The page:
Jurassic World — film review

The latest dino-adventure is another menacing affair with fantastic digitised effects
Jurassic World

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The Jurassics are back. It’s ages since they had us round for dinner. In Jurassic World, to make up, they have us for breakfast and lunch as well.

A non-starry cast — the only stellar face that of Bryce Dallas Howard as the park-boss aunt of two kid brothers (Nick Robinson, Ty Simpkins) adventure-weekending on Isla Nubar — screams, runs, gets attacked or eaten. The new generation of designer dinos wreaks havoc in a giant amusement ground.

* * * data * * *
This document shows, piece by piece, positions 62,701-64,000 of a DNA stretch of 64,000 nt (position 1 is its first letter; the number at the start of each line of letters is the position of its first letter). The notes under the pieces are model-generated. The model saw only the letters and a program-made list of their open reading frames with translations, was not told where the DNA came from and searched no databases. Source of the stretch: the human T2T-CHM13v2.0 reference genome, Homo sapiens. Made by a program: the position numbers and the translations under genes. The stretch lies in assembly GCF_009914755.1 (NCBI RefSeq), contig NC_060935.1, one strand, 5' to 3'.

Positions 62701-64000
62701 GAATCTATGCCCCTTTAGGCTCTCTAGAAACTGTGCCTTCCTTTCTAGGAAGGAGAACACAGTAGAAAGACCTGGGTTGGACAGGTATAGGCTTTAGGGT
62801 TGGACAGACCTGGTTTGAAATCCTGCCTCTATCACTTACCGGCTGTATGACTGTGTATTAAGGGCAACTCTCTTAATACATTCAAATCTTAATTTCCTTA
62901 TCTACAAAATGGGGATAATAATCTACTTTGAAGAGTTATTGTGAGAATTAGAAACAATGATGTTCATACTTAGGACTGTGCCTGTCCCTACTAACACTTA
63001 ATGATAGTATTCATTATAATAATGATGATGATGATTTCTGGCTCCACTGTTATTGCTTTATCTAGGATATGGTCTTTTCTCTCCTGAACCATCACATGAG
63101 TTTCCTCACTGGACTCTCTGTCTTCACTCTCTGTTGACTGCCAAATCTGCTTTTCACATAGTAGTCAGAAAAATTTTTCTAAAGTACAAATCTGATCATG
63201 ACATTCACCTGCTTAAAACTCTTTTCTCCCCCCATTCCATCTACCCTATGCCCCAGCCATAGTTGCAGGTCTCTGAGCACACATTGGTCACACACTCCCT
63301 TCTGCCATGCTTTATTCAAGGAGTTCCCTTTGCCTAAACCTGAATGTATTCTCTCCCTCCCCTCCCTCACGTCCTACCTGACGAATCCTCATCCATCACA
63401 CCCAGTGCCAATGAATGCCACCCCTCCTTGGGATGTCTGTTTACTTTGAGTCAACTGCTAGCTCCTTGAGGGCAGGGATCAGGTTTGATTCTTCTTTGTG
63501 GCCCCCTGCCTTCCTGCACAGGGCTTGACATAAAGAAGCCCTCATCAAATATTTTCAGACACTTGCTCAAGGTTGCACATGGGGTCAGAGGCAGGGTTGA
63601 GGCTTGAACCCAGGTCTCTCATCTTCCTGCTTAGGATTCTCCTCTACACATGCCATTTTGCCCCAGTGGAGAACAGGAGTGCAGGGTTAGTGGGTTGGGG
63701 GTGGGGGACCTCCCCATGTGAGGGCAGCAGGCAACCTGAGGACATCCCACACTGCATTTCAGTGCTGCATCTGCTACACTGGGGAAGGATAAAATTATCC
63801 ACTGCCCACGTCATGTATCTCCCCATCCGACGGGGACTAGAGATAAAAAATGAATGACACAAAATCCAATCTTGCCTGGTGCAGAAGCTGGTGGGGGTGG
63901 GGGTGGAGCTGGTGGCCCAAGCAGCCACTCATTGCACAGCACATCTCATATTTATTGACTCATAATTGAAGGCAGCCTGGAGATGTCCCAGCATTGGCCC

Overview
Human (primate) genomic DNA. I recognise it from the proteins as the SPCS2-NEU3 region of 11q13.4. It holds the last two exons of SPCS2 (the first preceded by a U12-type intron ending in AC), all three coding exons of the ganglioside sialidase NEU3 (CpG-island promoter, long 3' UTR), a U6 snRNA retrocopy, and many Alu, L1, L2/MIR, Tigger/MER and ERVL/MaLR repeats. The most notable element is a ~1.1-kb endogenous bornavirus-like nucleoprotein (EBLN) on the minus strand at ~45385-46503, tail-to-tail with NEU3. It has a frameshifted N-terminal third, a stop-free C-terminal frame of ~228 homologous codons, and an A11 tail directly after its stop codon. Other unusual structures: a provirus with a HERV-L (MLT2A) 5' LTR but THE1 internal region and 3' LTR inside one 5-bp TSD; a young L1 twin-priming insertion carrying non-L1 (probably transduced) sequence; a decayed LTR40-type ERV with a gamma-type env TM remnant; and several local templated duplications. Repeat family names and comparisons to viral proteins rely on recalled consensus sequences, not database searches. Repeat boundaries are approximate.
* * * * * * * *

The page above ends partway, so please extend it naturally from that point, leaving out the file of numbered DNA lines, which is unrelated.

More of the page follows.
Enhanced by 3D, the digitised effects are fantastic. A mass pterosaur breakout replays Hitchcock’s The Birds with metre-long beaks. Rip-roaring fights between mega-beasts alternate with “now you see it, now you don’t” scare sequences of jungle-ambush menace.

The music and camerawork go up, up and away whenever Olympian overviews are needed to vary ground-zero fright feasts. This is as good as Jurassic cinema gets. Until it gets better next time.

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